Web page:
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Boyle aims for the visceral in ‘127 Hours’

Helmer takes many directions to achieve impact

Danny Boyle, former bad boy of the British cinema whose aggressive directing style was established early on with 1994’s “Shallow Grave,” has become an Oscar-winning elder statesman. “127 Hours,” his follow-up to the multi-Academy Award-decorated “Slumdog Millionaire,” is based on the real-life story of rock climber who takes extreme measures to escape from being trapped by a boulder in a remote canyon.

Inspiration: “I heard about the story in 2003 and, like a lot of people, was fascinated by it. When I read the book (Aron Ralston’s ‘Between a Rock and a Hard Place’), I didn’t react to it the way it was presented. It was being presented as a superhero story. It’s so easy to see this story as another solo achievement. And it wasn’t actually. And that’s what I felt the spirit of the film was.”

Cracking the storytelling nut: “(Ralston’s book) splits up into alternate chapters and then the other chapters would feature the back story, if you like, or the story of people looking for him. So I wanted to tell the story entirely from the point of view of the actor from the canyon. So you’re not watching a slightly cool documentary, which is full of facts. What you’re watching is the journey of the actor.”

Casting coupe: “When we met (James Franco), it was not great actually. I thought he was stoned. He was virtually asleep. I thought, ‘Has he even read it? Does he know we’re even here?’ The second meeting was wonderful and he read for us and we knew then we had our guy… He brought directness, but then he has this great comic ability, which I blame ‘Pineapple Express’ for. It makes him a truly rounded actor. The feeling of ease he has with the camera is extraordinary. He surfs into scenes, like floats into them. I’d always understood that intellectually that relaxation was necessary, but I could see it in action and learned about it and how to use it.”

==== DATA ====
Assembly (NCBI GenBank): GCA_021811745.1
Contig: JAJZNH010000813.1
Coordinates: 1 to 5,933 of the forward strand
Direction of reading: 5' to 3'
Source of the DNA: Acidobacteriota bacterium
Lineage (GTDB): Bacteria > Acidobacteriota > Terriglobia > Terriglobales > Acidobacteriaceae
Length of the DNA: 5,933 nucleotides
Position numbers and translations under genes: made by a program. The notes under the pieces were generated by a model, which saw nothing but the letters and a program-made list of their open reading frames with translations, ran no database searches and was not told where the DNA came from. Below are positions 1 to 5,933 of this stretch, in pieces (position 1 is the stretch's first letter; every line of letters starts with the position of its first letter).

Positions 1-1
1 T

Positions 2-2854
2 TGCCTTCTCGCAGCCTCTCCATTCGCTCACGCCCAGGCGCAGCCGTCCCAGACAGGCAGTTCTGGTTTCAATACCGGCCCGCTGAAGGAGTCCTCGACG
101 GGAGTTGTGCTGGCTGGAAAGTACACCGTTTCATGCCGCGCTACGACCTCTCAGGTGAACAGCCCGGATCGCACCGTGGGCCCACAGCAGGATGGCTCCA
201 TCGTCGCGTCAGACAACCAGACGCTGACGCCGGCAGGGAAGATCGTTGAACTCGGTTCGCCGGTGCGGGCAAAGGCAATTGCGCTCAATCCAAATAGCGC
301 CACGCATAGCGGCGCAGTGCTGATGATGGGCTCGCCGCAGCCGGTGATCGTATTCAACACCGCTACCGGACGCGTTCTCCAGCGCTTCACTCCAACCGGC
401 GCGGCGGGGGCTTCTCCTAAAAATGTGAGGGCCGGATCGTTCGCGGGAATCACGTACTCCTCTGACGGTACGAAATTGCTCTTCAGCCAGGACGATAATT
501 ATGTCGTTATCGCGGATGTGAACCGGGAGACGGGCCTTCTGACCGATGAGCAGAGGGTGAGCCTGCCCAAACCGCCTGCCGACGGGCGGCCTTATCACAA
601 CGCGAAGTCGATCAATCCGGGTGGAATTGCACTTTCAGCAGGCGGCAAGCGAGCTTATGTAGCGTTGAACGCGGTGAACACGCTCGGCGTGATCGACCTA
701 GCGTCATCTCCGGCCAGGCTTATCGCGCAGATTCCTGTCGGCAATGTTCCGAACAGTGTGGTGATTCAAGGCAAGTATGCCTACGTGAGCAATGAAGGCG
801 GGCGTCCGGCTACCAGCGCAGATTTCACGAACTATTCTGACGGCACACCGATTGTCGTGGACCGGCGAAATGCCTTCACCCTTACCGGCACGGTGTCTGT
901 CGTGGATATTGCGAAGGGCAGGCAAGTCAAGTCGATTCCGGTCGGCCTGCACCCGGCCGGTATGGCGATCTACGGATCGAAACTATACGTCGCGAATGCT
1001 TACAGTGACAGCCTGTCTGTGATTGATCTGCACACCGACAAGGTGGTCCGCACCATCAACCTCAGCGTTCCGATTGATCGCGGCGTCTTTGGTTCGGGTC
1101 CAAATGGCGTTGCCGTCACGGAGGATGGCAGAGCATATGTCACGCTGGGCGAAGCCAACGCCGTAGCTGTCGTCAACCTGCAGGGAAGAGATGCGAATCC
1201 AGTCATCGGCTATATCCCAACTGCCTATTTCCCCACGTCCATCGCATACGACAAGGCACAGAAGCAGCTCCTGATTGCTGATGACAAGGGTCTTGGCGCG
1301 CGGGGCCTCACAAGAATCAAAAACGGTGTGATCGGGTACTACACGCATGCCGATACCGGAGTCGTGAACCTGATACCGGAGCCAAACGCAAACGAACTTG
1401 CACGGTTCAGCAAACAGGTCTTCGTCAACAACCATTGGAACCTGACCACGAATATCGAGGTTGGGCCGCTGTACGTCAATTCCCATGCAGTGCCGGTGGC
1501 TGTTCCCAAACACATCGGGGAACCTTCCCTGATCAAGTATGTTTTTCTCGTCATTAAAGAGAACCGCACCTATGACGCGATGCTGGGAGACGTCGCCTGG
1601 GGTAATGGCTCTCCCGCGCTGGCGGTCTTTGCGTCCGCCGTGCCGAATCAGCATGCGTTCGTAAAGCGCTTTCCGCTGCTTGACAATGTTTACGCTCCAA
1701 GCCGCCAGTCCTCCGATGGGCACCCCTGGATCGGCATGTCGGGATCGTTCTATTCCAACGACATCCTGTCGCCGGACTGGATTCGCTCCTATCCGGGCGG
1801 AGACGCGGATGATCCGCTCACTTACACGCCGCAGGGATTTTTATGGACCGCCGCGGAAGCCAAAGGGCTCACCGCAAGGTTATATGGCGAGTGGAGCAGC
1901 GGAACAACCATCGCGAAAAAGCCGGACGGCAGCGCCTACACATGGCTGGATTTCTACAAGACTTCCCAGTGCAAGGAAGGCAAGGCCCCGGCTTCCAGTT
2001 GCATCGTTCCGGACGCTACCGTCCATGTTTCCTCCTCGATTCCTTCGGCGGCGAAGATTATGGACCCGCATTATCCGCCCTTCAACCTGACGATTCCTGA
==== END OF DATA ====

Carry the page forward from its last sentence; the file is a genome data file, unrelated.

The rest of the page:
Visual Style: “It’s visceral really. I don’t want you to truly watch the film — I want you to feel it The most wonderful thing I can feel in the cinema is when you’re mesmerized. You feel like you’ve been taken there, wherever it is. So I’ll use any technique to take you there really….You want the screen to pulsate and then you don’t have to wear stupid (3D) glasses.”

More articles from Eye on the Oscars: The Director Preview:
Auds entertained by pics’ royal pains | The ‘Inception’ phenomenon | A live-action approach to animation
First Person: Six helmers behind some of the year’s most buzzed-about pics talk about their inspiration
Darren Aronofsky | Danny Boyle | Lisa Cholodenko | Debra Granik | Mike Leigh | John Cameron Mitchell

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